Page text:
Parents dissatisfied by the prison sentence for former Springboro teacher John Austin Hopkins have helped revive lawmakers’ focus on passage of a bill that would mandate sex-abuse prevention education for Ohio’s youngest public-school students.
The parents are also moving ahead with a federal lawsuit against Hopkins, the Springboro school district and administrators stemming from Hopkins’ actions during his first-grade gym classes.
Hopkins, sentenced last week to eight years in prison on 27 counts of gross sexual imposition on girls during gym classes, remained in the Warren County Jail on Tuesday.
Four on-line petitions have gathered thousands of supporters for proposals ranging from a death sentence for Hopkins to removal of the sentencing judge to sentencing reform to the passage of a version of Erin’s Law in Ohio.
Lipps said he hoped to move ahead with the bill after the summer break in the Ohio legislature’s schedule, in part powered by support from the Springboro-area parents.
“Once it hit Springboro, I had a ton of constituents say, ‘Is there anything you can do?’” Lipps, R-Franklin, said. “We’ve got legislation moving through the legislature.”
Since 2014, Ohio lawmakers have considered bills mandating sex-abuse education for all students, according to Erin Merryn, an Illinois-based advocate who has promoted passage of Erin’s Law in 36 states.
In 2019, Lipps said the bill — with support from the Springboro parents — was stopped by opposition from both political parties.
The Springboro school district trains staff, but leaves early education about sexual abuse and prevention to parents, Scott Marshall, communications coordinator for the the Springboro Community City Schools, said in 2019.
“Given the age of the students, pre-school through first grade, the district’s belief, in conjunction with Springboro Schools’ Mental Health Services Dept., is that this type of education is typically suited to begin at home, where each individual family can decide what is an appropriate education level for that specific age,” Marshall said in response to questions at the time.
In late 2019, in response to the Hopkins case, in the beginning of the past school year, Clearcreek Elementary added “Child Safety Matters,” a program designed to help first-graders recognize and respond to child abuse. It also encompasses bullying and cyberbullying and offers the parents the opportunity to opt out of this curriculum.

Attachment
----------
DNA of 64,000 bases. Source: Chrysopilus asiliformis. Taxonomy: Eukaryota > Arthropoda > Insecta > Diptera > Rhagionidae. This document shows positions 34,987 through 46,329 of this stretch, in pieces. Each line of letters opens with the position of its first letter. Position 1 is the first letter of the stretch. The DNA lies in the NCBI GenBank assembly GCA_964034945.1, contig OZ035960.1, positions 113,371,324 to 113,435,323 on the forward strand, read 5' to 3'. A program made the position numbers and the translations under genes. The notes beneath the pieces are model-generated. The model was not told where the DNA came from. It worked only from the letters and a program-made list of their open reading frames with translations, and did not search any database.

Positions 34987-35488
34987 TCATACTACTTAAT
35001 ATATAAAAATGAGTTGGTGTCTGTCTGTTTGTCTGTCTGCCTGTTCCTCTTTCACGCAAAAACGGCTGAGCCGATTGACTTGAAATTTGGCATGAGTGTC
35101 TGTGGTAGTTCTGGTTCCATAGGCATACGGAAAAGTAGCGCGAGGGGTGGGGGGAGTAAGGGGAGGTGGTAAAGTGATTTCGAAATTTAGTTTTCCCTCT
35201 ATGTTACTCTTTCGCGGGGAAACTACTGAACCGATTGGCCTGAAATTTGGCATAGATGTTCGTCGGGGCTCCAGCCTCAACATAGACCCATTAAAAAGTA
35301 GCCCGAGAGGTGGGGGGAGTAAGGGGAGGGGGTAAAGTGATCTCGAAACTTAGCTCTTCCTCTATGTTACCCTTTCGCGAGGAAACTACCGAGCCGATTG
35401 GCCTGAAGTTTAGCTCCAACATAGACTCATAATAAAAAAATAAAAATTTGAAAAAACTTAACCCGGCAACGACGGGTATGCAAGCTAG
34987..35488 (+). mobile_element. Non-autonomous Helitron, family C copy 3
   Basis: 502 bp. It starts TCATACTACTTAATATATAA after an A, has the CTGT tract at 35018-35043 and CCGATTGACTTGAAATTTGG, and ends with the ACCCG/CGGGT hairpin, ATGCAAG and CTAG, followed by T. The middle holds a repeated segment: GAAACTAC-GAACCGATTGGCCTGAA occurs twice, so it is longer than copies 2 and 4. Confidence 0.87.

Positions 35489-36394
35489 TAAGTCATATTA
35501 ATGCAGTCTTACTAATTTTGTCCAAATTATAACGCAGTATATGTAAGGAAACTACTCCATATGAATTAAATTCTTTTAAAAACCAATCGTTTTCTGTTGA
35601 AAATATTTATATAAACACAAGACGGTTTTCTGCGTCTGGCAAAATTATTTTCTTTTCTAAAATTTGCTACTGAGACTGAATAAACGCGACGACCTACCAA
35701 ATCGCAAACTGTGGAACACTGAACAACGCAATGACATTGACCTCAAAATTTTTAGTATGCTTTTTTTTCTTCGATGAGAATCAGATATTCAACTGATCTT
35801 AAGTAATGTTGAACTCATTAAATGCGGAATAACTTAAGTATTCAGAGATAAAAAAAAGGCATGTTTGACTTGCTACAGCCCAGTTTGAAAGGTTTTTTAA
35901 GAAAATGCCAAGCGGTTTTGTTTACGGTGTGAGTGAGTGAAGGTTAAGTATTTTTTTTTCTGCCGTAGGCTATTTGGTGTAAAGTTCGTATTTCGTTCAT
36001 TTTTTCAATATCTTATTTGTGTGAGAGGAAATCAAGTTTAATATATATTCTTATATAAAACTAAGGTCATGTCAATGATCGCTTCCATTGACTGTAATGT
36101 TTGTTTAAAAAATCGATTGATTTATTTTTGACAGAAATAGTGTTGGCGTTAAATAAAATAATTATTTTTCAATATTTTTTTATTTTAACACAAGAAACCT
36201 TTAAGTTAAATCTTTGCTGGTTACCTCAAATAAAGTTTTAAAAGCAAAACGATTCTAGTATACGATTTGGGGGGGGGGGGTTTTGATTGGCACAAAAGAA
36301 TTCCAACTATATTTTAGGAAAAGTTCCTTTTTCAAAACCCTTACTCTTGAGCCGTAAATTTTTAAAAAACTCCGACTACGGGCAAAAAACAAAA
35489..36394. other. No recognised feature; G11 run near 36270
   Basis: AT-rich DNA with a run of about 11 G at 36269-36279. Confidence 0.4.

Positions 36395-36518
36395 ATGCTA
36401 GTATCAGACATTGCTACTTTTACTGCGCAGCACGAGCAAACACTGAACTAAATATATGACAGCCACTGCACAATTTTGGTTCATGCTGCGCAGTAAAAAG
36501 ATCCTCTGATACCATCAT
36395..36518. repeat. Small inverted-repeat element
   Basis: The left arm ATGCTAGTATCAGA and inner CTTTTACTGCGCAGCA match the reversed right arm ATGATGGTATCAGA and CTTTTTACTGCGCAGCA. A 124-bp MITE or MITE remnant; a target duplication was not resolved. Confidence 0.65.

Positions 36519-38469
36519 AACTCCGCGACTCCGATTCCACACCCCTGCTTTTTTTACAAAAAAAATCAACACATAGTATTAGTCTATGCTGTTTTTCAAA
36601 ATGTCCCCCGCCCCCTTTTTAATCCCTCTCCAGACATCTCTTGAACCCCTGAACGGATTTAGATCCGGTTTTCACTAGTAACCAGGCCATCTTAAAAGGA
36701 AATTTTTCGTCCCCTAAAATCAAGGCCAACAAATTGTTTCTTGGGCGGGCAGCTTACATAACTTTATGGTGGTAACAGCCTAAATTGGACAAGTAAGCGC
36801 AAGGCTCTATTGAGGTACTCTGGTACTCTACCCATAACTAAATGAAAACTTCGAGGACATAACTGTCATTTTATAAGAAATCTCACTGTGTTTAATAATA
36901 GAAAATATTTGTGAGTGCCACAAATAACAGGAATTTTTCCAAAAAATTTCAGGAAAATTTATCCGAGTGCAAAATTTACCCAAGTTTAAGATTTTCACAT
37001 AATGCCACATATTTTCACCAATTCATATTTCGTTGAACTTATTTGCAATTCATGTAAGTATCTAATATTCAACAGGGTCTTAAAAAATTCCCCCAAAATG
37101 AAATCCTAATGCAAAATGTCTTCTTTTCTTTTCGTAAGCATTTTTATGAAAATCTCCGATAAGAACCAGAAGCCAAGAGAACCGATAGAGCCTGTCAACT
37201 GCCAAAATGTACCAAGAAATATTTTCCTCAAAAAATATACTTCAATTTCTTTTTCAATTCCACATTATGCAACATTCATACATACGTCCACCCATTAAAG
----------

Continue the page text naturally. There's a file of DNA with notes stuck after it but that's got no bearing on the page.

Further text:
In addition, the first round of semi-annual surveys of parents and students at all Springboro elementaries were completed to offer a way for families to report any concerns or other feedback.
Having rewritten the bill to remove controversial sections and calmed other concerns, Lipps said the parents’ interest also helped get the law change back on track in the House’s Education Committee.
“I think we at least have a chance with the bill,” he said. The current version also calls for sexual violence training for junior high and high school students, Lipps said.
The idea behind the law change is that the little girls victimized would have raised alarms sooner and reduced the number of victims, if well educated on how to recognize sexual touching and what to do about it.
The investigation resulting in the criminal case was triggered in March 2019 when a girl came home excited to have gotten to sit on Hopkins’ lap. It identified 88 potential victims and resulted in 36 felony charges involving 28 girls; and guilty verdicts on 34 charges involving 27 girls.
The cases were largely based on surveillance video from a film loop of Hopkins’ classes at Clearcreek Elementary School from December 2018 to March 2019. Previous video was erased as the loop restarted.
On Tuesday, the lawyer representing the parents in the federal lawsuit said the judge had ruled on motions clearing the way for the case to move forward.
“I’m hopeful that we’ll be able to move ahead full steam in the near future,” Attorney Angela Wallace said.
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